I never really felt like I fit in anywhere musically or otherwise…when I was a kid we moved around SO much and my dad was a bit of an outlaw and always out of a job. I don’t think we lived in any place for more than two years my whole life…just livin’ out of cardboard boxes all the time. When you’re a kid and you’re movin’ around it’s always new people all the time and new schools and you’re just kinda friends with the people that are nice to you…you don’t have enough time to fit in with a crowd. I was always like, hey, I’m just lookin’ for some friends…I don’t give a fuck who you are or what kind of crowd you’re in or whatever like that. We were always livin’ on the poorer side of town anyway and I had friends that were from all different walks of life but I’ve always been sort of a loner and stuck to my own so it’s the same musically. I’ve definitely been inspired by people like Robert Earl Keen, Joe Ely, Guy Clark, Terry Allen and the whole Texas lineage, but it’s really hard for me to fit into any kind of crowd. I’m not saying I deserve it or I don’t deserve it but it’s just part of my upbringing that seems to keep going around.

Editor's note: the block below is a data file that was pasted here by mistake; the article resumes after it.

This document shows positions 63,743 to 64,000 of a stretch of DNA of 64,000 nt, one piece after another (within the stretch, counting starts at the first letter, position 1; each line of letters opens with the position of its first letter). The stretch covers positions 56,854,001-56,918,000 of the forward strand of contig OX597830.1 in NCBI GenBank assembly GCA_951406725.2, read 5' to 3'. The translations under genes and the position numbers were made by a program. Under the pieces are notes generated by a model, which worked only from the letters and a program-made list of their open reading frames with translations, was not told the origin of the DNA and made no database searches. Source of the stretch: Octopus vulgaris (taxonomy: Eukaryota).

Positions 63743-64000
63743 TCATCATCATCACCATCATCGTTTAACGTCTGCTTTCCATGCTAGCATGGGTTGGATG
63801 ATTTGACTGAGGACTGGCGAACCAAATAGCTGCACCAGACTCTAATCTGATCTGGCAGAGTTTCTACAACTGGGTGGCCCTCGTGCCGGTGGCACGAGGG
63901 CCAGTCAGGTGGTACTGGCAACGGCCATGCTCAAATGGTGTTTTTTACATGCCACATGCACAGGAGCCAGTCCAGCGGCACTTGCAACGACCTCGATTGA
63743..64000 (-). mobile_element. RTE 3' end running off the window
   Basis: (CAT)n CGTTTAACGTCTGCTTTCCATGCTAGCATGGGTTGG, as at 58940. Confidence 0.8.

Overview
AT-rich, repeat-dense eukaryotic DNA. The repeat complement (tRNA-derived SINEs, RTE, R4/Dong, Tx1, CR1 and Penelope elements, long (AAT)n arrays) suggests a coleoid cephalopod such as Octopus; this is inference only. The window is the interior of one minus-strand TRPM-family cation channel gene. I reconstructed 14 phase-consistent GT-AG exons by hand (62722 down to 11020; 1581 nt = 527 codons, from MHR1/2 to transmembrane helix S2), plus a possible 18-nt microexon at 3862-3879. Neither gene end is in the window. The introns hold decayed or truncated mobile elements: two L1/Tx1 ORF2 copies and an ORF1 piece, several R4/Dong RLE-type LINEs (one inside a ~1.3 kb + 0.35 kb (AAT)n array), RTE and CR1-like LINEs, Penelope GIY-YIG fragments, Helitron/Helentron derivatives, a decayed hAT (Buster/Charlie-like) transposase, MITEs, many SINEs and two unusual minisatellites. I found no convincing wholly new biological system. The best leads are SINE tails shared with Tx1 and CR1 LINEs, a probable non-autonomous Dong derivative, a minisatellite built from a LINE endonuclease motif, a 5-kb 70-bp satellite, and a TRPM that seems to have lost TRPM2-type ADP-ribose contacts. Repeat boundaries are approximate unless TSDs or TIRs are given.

So that loner feeling you’ve had over the years about all aspects of your life truly goes into your music.

Well, yeah that’s what the writing has always been about…it’s been sort of a therapeutic thing for me you know…that’s the whole reason I started writing songs was to get things off my chest — it was a way for me, ya know? I was out on my own since I was 16 or 17…my parents were all fucked up and gone and I never met a whole lot of people I could really talk to about real shit…you know the shit that was REALLY going on and even if I did, with the kind of areas I grew up in, most people just ignored those kinds of problems that we all had. But people don’t wanna acknowledge their own problems, either, so you would never have them give you the time of day and say “Hey, let’s talk about this.” It was always just like ahhh walk it off…get over it and walk it off. Songwriting was always the way to get that shit off my chest…all the shit I couldn’t talk about in conversation I could put into a song. Songwriting for me is like a journal about life.

RyanBingham-Sasquatch4